People who grew up during the 1930s and '40s can remember a day when the United States produced more oil than the rest of the world combined.
Those days are gone. U.S. oil production peaked in the early 1970s. The current U.S. share of global oil production is less than 10 percent. As demand rocketed upward over the decades and domestic production fell, we became more dependent on imported crude oil and petroleum products. Today, imports supply nearly 60 percent of total U.S. petroleum demand.
Transportation's dependence on petroleum is almost total. What are the chances of restoring self-sufficiency in transportation energy? America's Energy Future, a report sponsored by the National Academy of Sciences, sheds some light on this question. The best near-term option is greater fuel efficiency. By the 2030s, we could take a bite out of imports, given generous assumptions about developing alternative fuels, some quite carbon-heavy. Beyond the 2030s, the best hope is widespread vehicle electrification using battery-electric drives and/or fuel cells.
Let's look at some numbers. Total U.S. petroleum demand is 19.5 million barrels per day. Total daily crude oil production from U.S. oilfields is a shade below 5 million barrels per day. Once you net out other factors - production of usable natural gas liquids, imports of gasoline and other refined products, and exports - yes, U.S. producers on the hunt for market advantages export some 1.8 million barrels daily in crude oil and refined products - net imports of liquid fuels total 11.1 million barrels per day, according to the U.S. Energy Information Administration (EIA).
By 2035, however, net imports are projected to fall to 10 million barrels daily, according to EIA. Demand is projected to rise to 22 million barrels per day, but that would be offset by higher domestic production - an extra million or so barrels from deepwater oil wells in the Gulf of Mexico and greater use of biofuels, chiefly ethanol. Fuel efficiency standards that are due to take effect in 2016 will save an estimated 2 million barrels per day.
Could the gap between domestic supply and demand be closed further? Let's say the coastal plain of the Arctic National Wildlife Refuge, the most biologically rich habitat in the circumpolar north, is handed over to oil companies. A what-if analysis published in 2008 by the U.S. Energy Information Administration projected, in a best-case scenario, maximum daily production of 1.45 million barrels daily by 2028.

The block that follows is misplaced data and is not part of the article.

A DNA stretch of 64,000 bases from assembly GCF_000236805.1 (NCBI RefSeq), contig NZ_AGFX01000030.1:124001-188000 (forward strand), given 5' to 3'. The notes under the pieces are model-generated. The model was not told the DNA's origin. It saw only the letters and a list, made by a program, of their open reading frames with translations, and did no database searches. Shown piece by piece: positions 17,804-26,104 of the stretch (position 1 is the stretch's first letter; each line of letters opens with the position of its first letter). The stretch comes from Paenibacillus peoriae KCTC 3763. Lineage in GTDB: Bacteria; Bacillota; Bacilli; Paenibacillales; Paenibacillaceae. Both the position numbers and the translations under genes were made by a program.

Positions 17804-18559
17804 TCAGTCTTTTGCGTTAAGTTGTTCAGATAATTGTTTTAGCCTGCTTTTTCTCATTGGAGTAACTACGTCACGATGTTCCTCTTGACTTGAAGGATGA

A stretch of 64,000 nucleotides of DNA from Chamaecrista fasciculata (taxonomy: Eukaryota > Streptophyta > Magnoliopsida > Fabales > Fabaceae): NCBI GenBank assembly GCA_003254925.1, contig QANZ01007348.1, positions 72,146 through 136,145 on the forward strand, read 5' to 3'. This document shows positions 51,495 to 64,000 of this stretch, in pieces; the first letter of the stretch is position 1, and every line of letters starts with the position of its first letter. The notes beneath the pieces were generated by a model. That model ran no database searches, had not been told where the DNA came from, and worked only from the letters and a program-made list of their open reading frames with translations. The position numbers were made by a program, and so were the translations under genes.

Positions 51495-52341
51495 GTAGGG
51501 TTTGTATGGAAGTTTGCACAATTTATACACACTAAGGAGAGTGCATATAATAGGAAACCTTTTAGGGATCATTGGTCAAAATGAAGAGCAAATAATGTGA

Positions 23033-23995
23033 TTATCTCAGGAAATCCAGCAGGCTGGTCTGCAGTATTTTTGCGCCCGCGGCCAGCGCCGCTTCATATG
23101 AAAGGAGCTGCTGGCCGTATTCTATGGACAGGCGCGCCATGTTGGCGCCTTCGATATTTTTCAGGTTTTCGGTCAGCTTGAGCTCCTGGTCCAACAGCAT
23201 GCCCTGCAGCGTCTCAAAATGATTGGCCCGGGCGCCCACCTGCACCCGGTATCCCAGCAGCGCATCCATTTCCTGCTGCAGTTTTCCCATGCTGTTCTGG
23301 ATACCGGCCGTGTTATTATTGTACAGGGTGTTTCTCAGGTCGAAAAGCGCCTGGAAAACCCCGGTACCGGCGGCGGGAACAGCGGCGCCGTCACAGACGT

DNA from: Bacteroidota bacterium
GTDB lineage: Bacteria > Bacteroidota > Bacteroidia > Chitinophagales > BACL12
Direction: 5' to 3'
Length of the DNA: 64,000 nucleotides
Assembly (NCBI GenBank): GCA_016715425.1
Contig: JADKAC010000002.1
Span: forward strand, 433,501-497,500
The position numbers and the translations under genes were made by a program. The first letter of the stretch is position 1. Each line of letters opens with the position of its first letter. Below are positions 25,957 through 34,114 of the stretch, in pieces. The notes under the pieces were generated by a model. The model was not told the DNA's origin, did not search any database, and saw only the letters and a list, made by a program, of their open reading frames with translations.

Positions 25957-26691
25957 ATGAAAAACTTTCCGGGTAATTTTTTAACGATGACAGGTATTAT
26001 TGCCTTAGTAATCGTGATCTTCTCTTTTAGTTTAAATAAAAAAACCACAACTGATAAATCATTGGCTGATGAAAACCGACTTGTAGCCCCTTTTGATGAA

If that projection is accurate, we would still need to find another 8.5 million barrels per day to close the gap by the 2030s. How much could be expected from offshore waters that no longer are under leasing moratoria? EIA's Annual Energy Outlook for 2009 provides a clue. Under business-as-usual, assuming that previously closed areas are open to leasing, EIA projects that offshore production in the lower 48 would total 2.7 million barrels daily by 2030. In a what-if analysis of reinstating the moratoria, production drops to 2.2 million - a difference of only 500,000 barrels.
Why the small difference? EIA explains that lifting of the moratoria is not the magic elixir that the "drill, baby, drill" brigades claim. "Conversion of the newly available (offshore) resources to production will require considerable time, in addition to financial investment," EIA notes.
How about liquefying coal? America's Energy Future figured that coal-to-liquids could produce the equivalent of 3 million barrels per day by the 2030s. To accommodate that production would require a 50 percent increase in U.S. coal production - from about a billion tons to a billion and a half tons every year. The likely air, land, and water impacts boggle the mind.
In addition, liquid fuel from coal results in more than twice as many life-cycle carbon dioxide emissions as gasoline. If carbon sequestration proves impractical, scaling up coal-to-liquids production would put paid to any reasonable prospect of stabilizing the atmosphere's concentration of heat-trapping gases.
Ethanol? America's Energy Future estimates the equivalent of 1.7 million barrels daily might be doable by the 2030s. There are issues, however. Ethanol would need its own pipeline network. Ethanol from cellulosic sources is more expensive than coal-to-liquids.
Could shale help close the gap? Oil shale is the low-grade hydrocarbon mermaid that has flashed come-hither looks at fossil fuel champions for decades. Oil shales are sedimentary rocks bearing kerogen that could be converted into refinable hydrocarbons by heating. Estimates put the recoverable quantity of shale oil in the central Rockies at 800 billion barrels. That's more than a century's worth of current domestic oil consumption - provided it's feasible to extract the stuff at a profit. That's a big if. Technological and economic issues with shale production remain unresolved. Production would require lots of water, always a fighting issue in the arid West. EIA's energy outlook for 2009 figured oil shale production might hit 150,000 barrels per day by 2030, but EIA cautioned that the estimate was highly uncertain because of many technological and economic unknowns.
Bottom line: Weaning ourselves from overdependence on oil will take time. Doubling down on carbon-rich fuels wouldn't necessarily get us there, even if we throw environmental caution to the winds. Greater fuel efficiency and figuring out the nuts and bolts of electrified transportation would be a less risky approach.
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